The Balkans are generallyreferred to as a new continental hub for renewables. All Balkan countries are committed to increase their share of RESup to 25% – 40% in their energy mix by 2020, within the Energy Community Treaty liabilities. Hydropower is already widely used across the region and thousands of new projects are scheduled for the immediate future. A number of countries have already tendered concessions in areas with promising geographical and hydrological conditions.
Bosnia and Herzegovina has approximately 3500MW of untapped hydropower potential. Macedonia has a technical hydropower potential as of 5,500 GWh, only27%of which is currently exploited. Montenegro has abundant water resources, despite its relatively small size. In Romania, there are over 550 small hydropower plants and the number is steadily increasing, driven by the recent financial incentives for the development of renewable energies.
A rapidly boosting investor interest in new projects, and the eagerness of public financial institutions to provide loans and support energy efficiency measures and renewable energy, are the good case in the point. The EBRD is the major investment player in the Balkan hydropower. The bank has supported a total of 51 plants with €240m.
The intensification of Chinese investment in the region speaks to an increasingly growing interest as well. However, China is not a top investor, with Norway, Italy, Hungary and Russia leaving it behind.
A total of 2000 HPPsare anticipated to be built in the Balkan region by 2025,with considerable €24bn to be invested in this context. For instance, 436 HPPs are expected to be built in Albania by 2025, and 568 plants in Slovenia, by 2020.
Namely, among the mega projects for Slovenian hydropower development, is the construction of HPPs on the Middle Sava River initiated by Holding Slovenskeelektrarne. The project stipulates for the construction of ten electrical power plants on the Middle Sava River: HE Suhadol, HE Trbovlje, HE Renke, HE Ponovice, HE Kresnice, HE Jevnica, HE Zalog, HE Šentjakob, HE Ježica and HE Tacen. The project investment is estimated at€1588m. Total installed capacity amounts to 358 MW.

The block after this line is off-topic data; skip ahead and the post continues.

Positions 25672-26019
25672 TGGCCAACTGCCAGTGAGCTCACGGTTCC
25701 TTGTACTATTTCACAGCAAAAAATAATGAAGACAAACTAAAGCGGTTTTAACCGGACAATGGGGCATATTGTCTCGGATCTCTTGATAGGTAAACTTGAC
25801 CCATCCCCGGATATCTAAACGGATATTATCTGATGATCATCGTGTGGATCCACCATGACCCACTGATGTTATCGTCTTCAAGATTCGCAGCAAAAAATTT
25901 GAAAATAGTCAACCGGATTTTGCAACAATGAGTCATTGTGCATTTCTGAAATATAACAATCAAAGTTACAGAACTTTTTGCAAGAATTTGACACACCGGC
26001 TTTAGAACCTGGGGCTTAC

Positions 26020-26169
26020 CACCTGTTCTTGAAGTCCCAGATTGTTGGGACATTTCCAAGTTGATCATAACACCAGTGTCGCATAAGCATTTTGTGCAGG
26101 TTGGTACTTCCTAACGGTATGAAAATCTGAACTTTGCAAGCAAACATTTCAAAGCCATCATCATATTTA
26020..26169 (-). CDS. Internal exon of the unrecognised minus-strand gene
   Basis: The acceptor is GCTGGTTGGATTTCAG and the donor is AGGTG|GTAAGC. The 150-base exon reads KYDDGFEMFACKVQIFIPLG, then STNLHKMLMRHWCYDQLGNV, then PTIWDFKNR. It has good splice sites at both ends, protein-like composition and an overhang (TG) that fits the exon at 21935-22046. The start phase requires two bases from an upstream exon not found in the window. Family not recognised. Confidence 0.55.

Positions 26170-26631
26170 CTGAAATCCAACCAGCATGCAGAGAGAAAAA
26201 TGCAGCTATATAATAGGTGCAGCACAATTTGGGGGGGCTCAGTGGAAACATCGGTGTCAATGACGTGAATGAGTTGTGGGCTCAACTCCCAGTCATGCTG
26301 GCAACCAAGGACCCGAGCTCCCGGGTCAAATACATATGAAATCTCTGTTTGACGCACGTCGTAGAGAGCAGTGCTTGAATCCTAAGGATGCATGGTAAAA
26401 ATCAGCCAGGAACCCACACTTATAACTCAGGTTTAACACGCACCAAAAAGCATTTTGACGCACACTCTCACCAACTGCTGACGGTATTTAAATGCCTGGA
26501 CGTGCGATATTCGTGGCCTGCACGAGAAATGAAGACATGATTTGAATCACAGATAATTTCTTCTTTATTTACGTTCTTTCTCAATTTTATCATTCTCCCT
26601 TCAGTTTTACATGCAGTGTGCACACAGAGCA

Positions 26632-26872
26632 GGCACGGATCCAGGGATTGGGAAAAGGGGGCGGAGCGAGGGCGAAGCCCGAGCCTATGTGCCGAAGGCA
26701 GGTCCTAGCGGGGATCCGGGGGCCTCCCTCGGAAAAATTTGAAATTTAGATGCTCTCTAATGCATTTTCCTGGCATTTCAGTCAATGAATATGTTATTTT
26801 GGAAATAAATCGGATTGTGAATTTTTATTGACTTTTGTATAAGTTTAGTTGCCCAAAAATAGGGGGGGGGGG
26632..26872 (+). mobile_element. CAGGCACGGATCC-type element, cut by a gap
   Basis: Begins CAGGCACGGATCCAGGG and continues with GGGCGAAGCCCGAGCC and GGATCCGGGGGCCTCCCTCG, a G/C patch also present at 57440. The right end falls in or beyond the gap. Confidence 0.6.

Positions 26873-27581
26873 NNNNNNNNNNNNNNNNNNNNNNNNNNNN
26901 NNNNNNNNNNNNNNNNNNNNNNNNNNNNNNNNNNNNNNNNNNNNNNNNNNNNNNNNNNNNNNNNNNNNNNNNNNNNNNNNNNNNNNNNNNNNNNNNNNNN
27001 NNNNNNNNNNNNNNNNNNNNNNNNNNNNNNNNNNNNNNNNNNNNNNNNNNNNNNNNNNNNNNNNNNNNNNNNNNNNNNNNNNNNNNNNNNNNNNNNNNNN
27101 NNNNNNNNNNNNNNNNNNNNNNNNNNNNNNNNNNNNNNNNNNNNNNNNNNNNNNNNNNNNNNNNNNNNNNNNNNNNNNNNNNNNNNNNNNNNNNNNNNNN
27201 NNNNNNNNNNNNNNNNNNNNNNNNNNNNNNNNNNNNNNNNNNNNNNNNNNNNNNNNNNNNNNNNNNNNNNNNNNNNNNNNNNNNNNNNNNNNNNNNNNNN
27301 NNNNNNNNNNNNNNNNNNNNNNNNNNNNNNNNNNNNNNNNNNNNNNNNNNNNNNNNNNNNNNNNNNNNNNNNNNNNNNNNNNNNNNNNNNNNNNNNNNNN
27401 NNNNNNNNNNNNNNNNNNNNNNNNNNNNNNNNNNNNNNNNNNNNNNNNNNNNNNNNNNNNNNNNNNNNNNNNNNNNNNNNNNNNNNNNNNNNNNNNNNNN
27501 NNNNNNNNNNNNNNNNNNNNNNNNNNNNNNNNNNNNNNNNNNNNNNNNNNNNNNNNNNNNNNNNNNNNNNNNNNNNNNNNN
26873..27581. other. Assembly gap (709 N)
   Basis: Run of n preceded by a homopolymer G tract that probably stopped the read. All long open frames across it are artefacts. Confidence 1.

The reconstruction of 15 SHPPs in Serbia is another example of industry development in the region. EPS has announced a tender for subcontracting the restoration of small hydropower plants: Raska, Radulaska Banja, Selyashnitsa, KratovskaReka, Pod Gradom, Turitsa and Moravica. The EBRD provided a loan of €37m for the project in general. EPS is planning to invest €0.5bn in the modernization of hydroelectric power stations before 2025
To sum it all up, the Western Balkan countries can realise their huge potential through reform, cooperation and investment, as the EBRD president explained. “We have seen remarkable progress on the political level, both in the readiness to adopt difficult, but necessary measures, and in the willingness to initiate the dialogue with neighbouring countries. What is needed now is a comparable economic boost which delivers adequate and tangible results to the people of the region.”
The greenfield HPP projects with 2018-2025 implementation period in the Balkan region, as well as projections of governments, project initiators and investors,along with innovative solutions for hydropower development,and other relevant issues, will be discussed at the International Summit and Exhibition “Hydropower Balkans 2017”, held on 15-17 November in Podgorica, Montenegro.
The international Summit “Hydropower Balkans 2017” – is a professional platform, bringing together chief ministers, major investors, decision-makers of the leading hydropower plants and investment project initiators, as well as regulators, to consolidate efforts focused on efficient implementation of key projects for the construction and reconstruction of HPPs across the Balkan region.